Opening during an extraction mission with hilarious (and stylish, thanks to Mr Ritchie) consequences, the story finds CIA agent/former art thief Napoleon Solo (Cavill) attempting to bring grease monkey Gaby (Vikander) west of the Berlin Wall. KGB agent Illya Kuryakin has the same objective, and makes Solo’s mission very difficult to complete.
Going from this initial action sequence (arguably the film’s best, continuing this summer’s trend of spy movies that blow their load in the first ten minutes – ahem, Mission: Impossible) the plot moves speedily into the film’s raison d’être; the Americans and the Soviets are teaming up to stop wayward Nazis from developing nuclear weapons without the need for uranium.
The majority of the film’s pizzazz arguably comes from the interaction between suave yank Solo and hard-as-nails, rigid-as-a-board Soviet Kuryakin. There’s a lot of fun to be had watching the two interact, along with their varying approaches to the mission at hand, hot on the heels of femme fatale businesswoman Victoria (Elizabeth Debicki).
Cavill, for all his looks and swagger, remains as cardboard-like as he was in Man of Steel; a perplexing issue where it’s hard to understand exactly what is being lost between his performance and its effect on the audience. The Man From U.N.C.L.E. could probably have benefited from a star with even just a tad more charisma, such as the previously-attached Tom Cruise, rather than Cavill, whose charisma extends about as far as putting on the smarmiest American accent he can muster with strange intonation choices.
Ritchie packs his film with engaging stylistic choices, including the now-typical technique of shoving subtitles onto the screen with a bit more flair and panache. Where are they coming from next? The left-hand side of the screen? Are they going to be in a straight line? Who could say! Beyond this, it must be vexing to the man for his former producer/protégé Matthew Vaughn to be upstaging him in the stylistic stakes with his own spy effort, Kingsman: The Secret Service, earlier this year. There was more personality and retro-feel in one scene of Kingsman then there is in the entirety of U.N.C.L.E. Ironic, as the latter is actually set in the 60s, as opposed to the present-day Kingsman, which merely evokes that feeling.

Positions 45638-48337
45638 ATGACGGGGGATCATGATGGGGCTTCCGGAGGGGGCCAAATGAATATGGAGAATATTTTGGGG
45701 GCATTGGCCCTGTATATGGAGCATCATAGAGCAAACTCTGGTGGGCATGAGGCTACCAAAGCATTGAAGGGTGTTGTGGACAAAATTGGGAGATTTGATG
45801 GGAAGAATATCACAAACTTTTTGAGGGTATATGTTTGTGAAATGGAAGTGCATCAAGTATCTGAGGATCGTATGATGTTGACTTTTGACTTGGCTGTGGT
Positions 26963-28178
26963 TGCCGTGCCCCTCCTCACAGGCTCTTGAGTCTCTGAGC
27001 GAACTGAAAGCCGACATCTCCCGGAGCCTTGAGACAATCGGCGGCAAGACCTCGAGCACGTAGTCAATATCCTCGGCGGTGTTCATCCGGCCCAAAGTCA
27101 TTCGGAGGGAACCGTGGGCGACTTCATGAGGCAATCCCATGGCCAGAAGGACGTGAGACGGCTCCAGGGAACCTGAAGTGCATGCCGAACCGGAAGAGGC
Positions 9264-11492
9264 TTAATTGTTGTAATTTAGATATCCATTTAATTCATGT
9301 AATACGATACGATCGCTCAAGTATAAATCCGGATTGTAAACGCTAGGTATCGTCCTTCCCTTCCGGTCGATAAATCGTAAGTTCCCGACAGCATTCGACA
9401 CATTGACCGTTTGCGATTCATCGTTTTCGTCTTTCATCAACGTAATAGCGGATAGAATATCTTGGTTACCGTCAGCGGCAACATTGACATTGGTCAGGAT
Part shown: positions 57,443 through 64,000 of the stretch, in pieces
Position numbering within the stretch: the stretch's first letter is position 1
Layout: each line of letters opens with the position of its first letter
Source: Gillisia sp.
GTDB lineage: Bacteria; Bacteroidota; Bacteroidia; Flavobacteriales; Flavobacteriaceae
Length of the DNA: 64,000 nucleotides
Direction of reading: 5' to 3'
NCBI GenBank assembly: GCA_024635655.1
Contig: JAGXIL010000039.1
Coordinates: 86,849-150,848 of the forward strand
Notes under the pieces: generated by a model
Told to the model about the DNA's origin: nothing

The fact is that U.N.C.L.E. loses steam about halfway through proceedings, bar one or two entertaining sidebars, leading to much watch-checking. There remains a good banter between the two male leads, with the differences in ideology between these Cold War adversaries being used to optimal effect, and both actors clearly having a good time. Hammer is the strongest of the two, his character’s backstory being used to great effect to give him anger management issues, leading to his nearly blowing his cover as a Russkie architect several times. The subplot regarding his father’s watch is one of the more engaging, and is used as good connective tissue between the two main characters, bonding them on a personal level. It’s refreshing to see main characters in a summer blockbuster actually be painted as people rather than servile mechanisms to the spy game (we’re looking at you, Ethan Hunt).
There are flashes of a great film here and there, between Hammer’s performance and Ritchie’s direction, but somehow it doesn’t all tie together. Every year there are blockbusters which are lost in the sea of summer, and for 2015 there is little distiniguishing U.N.C.L.E. from the crowd, save its period setting. In a year with four(!) other spy films being released, Guy Ritchie and co simply haven’t done enough to warrant first place. It’s simply there.
That said, the film does end on a high note, with Hugh Grant’s Waverly (arguably the best character in the film, mostly because of Grant’s effervescence) giving our characters their code name, opening the door for hopefully more entertaining adventures. If only their first had been more than just “watchable”.
Review by Dan Woburn
[SRA value=”3″ type=”BIG”]